These authors contributed equally to this work.
Partnership on Rotational ViscoElastic Test Standardization (PROVETS): Evidence-based guidelines on rotational viscoelastic assays in veterinary medicine
Article first published online: 14 JAN 2014
© Veterinary Emergency and Critical Care Society 2014
Journal of Veterinary Emergency and Critical Care
Volume 24, Issue 1, pages 1–22, January/February 2014
How to Cite
Goggs, R., Brainard, B., de Laforcade, A. M., Flatland, B., Hanel, R., McMichael, M. and Wiinberg, B. (2014), Partnership on Rotational ViscoElastic Test Standardization (PROVETS): Evidence-based guidelines on rotational viscoelastic assays in veterinary medicine. Journal of Veterinary Emergency and Critical Care, 24: 1–22. doi: 10.1111/vec.12144
The authors declare no conflicts of interests.
- Issue published online: 28 JAN 2014
- Article first published online: 14 JAN 2014
- Manuscript Accepted: 15 NOV 2013
- Manuscript Received: 8 NOV 2013
To systematically examine the evidence relating to the performance of rotational viscoelastic testing in companion animals, to develop assay guidelines, and to identify knowledge gaps.
Multiple questions were considered within 5 parent domains, specifically system comparability, sample handling, assay activation and test protocol, definitions and data reporting, and nonstandard assays. Standardized, systematic evaluation of the literature was performed. Relevant articles were categorized according to level of evidence and assessed for quality. Consensus was developed regarding conclusions for application of concepts to clinical practice.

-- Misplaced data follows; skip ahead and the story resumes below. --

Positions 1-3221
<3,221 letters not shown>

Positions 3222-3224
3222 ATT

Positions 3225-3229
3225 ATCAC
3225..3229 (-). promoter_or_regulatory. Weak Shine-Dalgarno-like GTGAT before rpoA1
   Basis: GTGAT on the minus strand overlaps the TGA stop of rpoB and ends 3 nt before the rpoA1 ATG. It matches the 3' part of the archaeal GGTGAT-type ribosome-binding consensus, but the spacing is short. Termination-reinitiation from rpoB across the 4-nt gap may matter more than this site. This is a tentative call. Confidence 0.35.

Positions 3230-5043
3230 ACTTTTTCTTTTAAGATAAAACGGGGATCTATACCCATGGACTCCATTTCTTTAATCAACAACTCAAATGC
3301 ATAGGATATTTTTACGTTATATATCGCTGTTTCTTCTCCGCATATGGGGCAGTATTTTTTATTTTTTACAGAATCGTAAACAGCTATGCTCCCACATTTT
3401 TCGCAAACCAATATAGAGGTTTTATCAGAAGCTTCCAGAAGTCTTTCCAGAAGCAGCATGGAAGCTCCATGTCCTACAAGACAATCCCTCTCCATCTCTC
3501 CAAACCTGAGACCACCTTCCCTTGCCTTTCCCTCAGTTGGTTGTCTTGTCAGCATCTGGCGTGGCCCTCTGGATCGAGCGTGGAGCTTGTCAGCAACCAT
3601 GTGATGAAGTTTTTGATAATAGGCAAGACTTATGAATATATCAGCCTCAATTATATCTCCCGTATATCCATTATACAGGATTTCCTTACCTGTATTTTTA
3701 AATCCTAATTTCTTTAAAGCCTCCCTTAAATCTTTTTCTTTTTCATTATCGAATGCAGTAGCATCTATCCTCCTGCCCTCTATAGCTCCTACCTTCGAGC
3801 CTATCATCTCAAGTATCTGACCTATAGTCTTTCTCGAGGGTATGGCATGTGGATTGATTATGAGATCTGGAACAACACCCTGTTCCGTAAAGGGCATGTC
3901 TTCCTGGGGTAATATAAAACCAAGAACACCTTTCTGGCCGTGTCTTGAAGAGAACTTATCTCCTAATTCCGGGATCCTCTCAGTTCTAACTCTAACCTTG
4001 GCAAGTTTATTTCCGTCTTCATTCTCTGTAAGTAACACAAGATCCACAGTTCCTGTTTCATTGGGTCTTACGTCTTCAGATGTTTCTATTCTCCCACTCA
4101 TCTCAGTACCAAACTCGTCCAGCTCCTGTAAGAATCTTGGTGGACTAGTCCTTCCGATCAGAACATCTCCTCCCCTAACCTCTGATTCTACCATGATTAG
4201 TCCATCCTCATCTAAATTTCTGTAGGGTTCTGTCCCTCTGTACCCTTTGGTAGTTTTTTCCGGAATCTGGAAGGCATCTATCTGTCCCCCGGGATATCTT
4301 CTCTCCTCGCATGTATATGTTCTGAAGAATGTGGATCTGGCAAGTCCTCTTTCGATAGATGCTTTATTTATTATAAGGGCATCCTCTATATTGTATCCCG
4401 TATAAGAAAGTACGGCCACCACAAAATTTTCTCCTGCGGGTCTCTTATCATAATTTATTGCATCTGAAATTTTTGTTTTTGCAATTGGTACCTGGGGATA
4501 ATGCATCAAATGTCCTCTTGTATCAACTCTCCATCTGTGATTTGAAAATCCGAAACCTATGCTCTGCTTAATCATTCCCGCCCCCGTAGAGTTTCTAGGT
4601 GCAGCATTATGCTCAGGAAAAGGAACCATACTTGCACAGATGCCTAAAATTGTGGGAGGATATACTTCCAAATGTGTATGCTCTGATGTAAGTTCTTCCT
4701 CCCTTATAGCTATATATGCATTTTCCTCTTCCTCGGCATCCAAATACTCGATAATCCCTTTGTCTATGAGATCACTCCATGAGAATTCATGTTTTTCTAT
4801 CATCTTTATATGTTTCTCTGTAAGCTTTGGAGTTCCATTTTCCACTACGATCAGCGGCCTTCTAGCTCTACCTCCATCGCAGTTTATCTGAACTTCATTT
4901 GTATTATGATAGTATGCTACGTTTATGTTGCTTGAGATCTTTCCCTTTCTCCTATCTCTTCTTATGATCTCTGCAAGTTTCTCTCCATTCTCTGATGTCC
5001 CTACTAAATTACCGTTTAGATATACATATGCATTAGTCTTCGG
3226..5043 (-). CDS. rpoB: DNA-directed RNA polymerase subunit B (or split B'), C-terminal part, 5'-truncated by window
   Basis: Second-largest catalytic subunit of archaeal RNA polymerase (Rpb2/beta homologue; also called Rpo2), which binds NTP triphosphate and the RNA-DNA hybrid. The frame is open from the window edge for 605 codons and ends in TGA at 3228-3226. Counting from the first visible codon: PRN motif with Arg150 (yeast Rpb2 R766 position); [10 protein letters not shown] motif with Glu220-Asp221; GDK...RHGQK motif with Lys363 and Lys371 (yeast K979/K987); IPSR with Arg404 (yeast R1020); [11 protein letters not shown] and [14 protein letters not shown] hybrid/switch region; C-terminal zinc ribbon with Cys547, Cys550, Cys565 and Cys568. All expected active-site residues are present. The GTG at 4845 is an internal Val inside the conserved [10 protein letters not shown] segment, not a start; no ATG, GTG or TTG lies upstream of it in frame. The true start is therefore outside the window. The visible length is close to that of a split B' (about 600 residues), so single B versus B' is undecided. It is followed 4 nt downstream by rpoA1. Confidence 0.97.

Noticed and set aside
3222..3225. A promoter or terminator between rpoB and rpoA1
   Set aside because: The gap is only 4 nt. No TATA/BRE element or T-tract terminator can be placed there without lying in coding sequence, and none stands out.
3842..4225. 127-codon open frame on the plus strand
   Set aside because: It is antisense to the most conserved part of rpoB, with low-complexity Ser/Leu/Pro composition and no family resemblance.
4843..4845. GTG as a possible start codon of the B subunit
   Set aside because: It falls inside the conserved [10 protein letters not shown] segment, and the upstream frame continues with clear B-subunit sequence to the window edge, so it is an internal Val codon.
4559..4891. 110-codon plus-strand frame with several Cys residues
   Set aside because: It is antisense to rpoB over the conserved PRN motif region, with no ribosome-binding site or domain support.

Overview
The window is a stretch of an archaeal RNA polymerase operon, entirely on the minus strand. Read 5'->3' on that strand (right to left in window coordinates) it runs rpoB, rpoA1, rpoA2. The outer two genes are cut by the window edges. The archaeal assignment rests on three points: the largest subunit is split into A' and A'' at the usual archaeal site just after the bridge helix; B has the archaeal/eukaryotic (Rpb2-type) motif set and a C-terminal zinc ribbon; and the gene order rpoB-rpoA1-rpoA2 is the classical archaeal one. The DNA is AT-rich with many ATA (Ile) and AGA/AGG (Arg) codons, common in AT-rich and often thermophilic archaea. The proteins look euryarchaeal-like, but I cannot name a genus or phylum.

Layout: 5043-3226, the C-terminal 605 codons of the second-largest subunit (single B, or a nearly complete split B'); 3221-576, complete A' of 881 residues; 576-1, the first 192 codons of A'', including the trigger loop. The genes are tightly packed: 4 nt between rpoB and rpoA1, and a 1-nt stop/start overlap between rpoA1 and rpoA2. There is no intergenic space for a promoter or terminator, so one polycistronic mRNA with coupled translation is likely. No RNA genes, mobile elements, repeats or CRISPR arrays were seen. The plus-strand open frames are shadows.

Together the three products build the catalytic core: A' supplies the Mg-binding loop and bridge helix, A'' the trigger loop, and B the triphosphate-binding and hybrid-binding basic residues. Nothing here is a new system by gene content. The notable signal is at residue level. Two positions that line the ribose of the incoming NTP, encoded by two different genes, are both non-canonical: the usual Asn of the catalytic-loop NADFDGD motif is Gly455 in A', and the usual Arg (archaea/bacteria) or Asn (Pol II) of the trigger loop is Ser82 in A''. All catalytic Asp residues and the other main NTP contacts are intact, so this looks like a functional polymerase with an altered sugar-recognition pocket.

Academic and referral veterinary medical centers.
Databases searched included Medline, Commonwealth Agricultural Bureaux abstracts, and Google Scholar. Worksheets were prepared evaluating 28 questions across the 5 domains and generating 84 assay guidelines.
Evidence-based guidelines for the performance of thromboelastography in companion animals were generated through this process. Some of these guidelines are well supported while others will benefit from additional evidence. Many knowledge gaps were identified and future work should be directed to address these gaps and to objectively evaluate the impact of these guidelines on assay comparability within and between centers.